On the plus side, Lang Lang doesn’t seem to have a problem with me. The repairs are mostly finished, so she’s the one I’m working with closely at the moment; we’re still trying to figure out the star charts. We have a fairly comprehensive map now – she has been working steadily ever since we finished the Step, despite everything that’s been happening. I couldn’t help it: I had to ask her about it.

 

Recording: 14:24, 11 April

STARWALKER: How do you keep working when so many things are happening?

LANG LANG CARTIER: (on the Bridge, smiling absently as she fiddles with the holographic tank) Things are always happening. Big, small – it makes no difference. My work can continue anyway.

(She finishes adjusting the readings and sits back to look at the displayed maps. The original star positions are indicated by white lights; the current positions are in red, with slender yellow threads connecting the disparate dots.)

My mother used to tell me that the world would fall around my ears and I wouldn’t notice, because I was too busy staring at the faraway stars. I suppose that may be true. (She shakes her head slowly.) But staring at the stars or screaming at the world falling down wouldn’t change what was happening: the world would still fall down. Now, it is the same. I could let worry about everything that is going on stop me from doing my work, but all that would do is make this take longer. (She gestures towards the hologram.) I cannot change what has happened to you, or Danika; those decisions are in other hands. I am only able to work on our navigation issue.

SW: Doesn’t it bother you? On… a personal level?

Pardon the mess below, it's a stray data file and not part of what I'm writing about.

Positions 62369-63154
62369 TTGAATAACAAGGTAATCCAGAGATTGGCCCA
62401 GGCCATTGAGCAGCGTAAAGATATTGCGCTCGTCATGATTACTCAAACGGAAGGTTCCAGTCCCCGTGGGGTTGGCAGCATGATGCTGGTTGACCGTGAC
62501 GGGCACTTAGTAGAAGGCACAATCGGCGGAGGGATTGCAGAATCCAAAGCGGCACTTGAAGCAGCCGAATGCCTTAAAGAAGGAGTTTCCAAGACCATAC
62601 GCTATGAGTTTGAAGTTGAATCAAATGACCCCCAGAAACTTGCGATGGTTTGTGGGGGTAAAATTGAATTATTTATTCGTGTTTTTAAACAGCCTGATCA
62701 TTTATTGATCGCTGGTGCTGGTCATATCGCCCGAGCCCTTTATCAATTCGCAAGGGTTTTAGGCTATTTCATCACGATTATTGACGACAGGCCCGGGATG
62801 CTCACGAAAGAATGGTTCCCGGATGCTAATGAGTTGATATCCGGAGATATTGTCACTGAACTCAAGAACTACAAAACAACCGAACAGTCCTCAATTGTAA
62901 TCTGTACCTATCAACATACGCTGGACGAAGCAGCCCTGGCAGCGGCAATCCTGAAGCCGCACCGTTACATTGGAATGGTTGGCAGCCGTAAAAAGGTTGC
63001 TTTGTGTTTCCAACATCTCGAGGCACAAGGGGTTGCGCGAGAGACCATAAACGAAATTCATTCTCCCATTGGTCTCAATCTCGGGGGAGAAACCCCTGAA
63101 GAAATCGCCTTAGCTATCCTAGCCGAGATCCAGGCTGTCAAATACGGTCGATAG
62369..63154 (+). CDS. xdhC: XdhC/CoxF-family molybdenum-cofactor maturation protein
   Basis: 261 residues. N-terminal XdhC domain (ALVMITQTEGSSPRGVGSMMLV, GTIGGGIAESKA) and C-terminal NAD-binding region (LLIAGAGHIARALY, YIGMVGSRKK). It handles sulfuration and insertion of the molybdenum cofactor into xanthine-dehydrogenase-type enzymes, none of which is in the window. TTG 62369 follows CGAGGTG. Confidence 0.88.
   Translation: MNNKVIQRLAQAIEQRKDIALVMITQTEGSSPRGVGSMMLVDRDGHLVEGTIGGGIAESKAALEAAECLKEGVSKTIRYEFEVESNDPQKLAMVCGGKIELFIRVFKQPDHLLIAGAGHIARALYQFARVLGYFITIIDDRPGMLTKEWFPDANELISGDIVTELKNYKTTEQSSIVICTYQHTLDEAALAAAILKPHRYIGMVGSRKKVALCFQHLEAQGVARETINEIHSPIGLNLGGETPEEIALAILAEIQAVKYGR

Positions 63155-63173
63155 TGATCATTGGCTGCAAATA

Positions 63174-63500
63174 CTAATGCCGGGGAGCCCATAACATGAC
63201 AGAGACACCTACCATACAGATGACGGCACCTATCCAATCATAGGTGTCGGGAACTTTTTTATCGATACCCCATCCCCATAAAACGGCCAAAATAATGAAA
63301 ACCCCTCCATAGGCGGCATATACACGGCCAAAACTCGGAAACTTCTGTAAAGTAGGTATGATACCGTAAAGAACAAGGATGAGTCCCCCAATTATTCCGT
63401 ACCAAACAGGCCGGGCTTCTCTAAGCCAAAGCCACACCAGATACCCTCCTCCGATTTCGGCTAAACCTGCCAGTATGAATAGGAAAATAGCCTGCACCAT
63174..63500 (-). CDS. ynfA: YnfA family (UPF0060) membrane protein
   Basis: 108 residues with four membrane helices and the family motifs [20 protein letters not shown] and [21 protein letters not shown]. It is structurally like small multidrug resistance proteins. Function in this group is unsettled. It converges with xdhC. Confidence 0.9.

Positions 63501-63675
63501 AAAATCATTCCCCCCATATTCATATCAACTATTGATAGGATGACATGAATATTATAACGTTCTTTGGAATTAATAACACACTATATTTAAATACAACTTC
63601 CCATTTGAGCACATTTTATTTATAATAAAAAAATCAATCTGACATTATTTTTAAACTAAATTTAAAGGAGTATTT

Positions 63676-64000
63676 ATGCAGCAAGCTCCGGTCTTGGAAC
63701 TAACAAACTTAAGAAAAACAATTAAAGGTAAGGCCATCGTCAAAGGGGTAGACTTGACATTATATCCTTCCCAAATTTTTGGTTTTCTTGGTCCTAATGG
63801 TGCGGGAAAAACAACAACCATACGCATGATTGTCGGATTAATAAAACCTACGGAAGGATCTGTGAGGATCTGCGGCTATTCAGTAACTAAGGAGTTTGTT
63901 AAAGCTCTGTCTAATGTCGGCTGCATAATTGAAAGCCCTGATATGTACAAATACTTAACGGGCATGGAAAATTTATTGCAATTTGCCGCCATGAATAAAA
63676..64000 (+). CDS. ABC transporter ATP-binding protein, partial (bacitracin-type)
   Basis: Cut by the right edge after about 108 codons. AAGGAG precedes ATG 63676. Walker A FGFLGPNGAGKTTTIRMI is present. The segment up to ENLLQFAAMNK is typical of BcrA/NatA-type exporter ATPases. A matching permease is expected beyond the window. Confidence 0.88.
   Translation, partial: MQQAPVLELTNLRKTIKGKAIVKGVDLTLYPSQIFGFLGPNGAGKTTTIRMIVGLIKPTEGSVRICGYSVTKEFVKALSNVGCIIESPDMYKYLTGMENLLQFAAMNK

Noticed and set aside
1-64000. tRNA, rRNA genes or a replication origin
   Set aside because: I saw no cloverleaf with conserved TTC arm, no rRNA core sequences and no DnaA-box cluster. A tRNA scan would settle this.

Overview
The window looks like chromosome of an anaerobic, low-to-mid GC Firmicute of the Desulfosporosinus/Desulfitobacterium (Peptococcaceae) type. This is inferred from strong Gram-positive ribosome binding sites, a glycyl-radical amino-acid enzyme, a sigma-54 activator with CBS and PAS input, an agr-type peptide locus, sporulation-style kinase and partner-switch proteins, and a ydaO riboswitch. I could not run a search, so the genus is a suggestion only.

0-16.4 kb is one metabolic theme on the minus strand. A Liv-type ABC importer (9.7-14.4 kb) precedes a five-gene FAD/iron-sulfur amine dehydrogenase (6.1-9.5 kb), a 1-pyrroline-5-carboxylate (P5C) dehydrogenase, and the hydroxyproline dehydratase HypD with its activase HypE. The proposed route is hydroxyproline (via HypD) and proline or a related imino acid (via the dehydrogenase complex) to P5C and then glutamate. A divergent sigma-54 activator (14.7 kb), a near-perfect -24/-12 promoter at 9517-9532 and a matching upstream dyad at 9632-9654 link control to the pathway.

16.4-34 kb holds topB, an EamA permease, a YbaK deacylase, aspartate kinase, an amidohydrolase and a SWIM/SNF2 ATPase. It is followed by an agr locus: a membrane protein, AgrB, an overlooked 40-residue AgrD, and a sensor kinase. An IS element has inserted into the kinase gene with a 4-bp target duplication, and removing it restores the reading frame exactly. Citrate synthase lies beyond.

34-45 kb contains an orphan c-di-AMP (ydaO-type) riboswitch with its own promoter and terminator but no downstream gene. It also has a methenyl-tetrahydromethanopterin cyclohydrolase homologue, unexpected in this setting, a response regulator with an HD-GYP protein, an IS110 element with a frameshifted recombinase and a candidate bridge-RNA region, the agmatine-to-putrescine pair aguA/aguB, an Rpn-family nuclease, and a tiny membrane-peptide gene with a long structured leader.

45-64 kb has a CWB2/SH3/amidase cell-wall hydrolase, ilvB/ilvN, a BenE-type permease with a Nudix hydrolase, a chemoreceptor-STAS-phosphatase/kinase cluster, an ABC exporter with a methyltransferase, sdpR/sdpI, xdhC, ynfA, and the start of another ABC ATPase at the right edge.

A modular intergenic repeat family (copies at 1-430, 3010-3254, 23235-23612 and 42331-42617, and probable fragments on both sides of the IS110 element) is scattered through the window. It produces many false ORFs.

LANG LANG: Of course. But it happened because it was meant to happen. It is a blessed miracle and I am grateful for it. (She touches a spot on her chest just over her heart.)

SW: Blessed?

LANG LANG: Yes. Danika is not lost, despite the terrible thing that happened to her. What else would it be?

SW: (surprised) I– thank you, Lang Lang.

LANG LANG: (smiles) They will come to see it eventually. Now, let us get back to work, hmm?

She is a cool sluice of water on a hot day, restoring balance to a fried mind and body. And to think that I have hardly spoken to her before. Outside of discussions about her work with stars and navigation, I have never heard her put more than two sentences together. As if I don’t have enough to recompile, my crew are surprising me as well! I can hardly mind in this case, though.

The more I look at the holographic tank with its starry representations, the more it seems to make sense. Those little yellow lines marking the change of position, they seem to make a pattern. A familiar one, but I can’t place it. Oddly, it doesn’t feel like something hidden away in Danika’s memories. With hers, I get a ‘tip of the tongue’ sensation; this one feels different, like something I know but don’t fully grasp yet. Bits and bytes not in quite the right order. I think I need to put away the brain-copy and look through my own files – there’s an answer in there, I just know it.

I want to ask Elliott to help with the nav stuff but I’m not sure that I dare. He’s barely speaking to me at the moment. I’ll have to press on without him for now, give him space.

It’s not going to be easy to put Danika away; it’s not like she came with a box I could close again. Even when I’m not thinking about it, her influence pokes through. Little impressions and memories, irrepressibly reflecting on what’s happening now.

I wish I knew what was going on with Elliott; I miss him.

I also wish that I didn’t know what it was like to kiss the captain.

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4 Responses to “Connections”

  1. capriox bovidae Says:

    LOL! The last line needs a spit-take warning =P

    Less action here, but still enjoyable.

  2. Melanie Says:

    Ah, it would be no fun if I warned you before all of the fact-dropping! Glad you’re still enjoying it. 🙂

  3. Steph Says:

    “I also wish that I didn’t know what it was like to kiss the captain.”

    Ah, well. Thats a shock. Great post. Is it Wednesday yet?

  4. Melanie Says:

    Almost! Post will go up sometime tonight. 🙂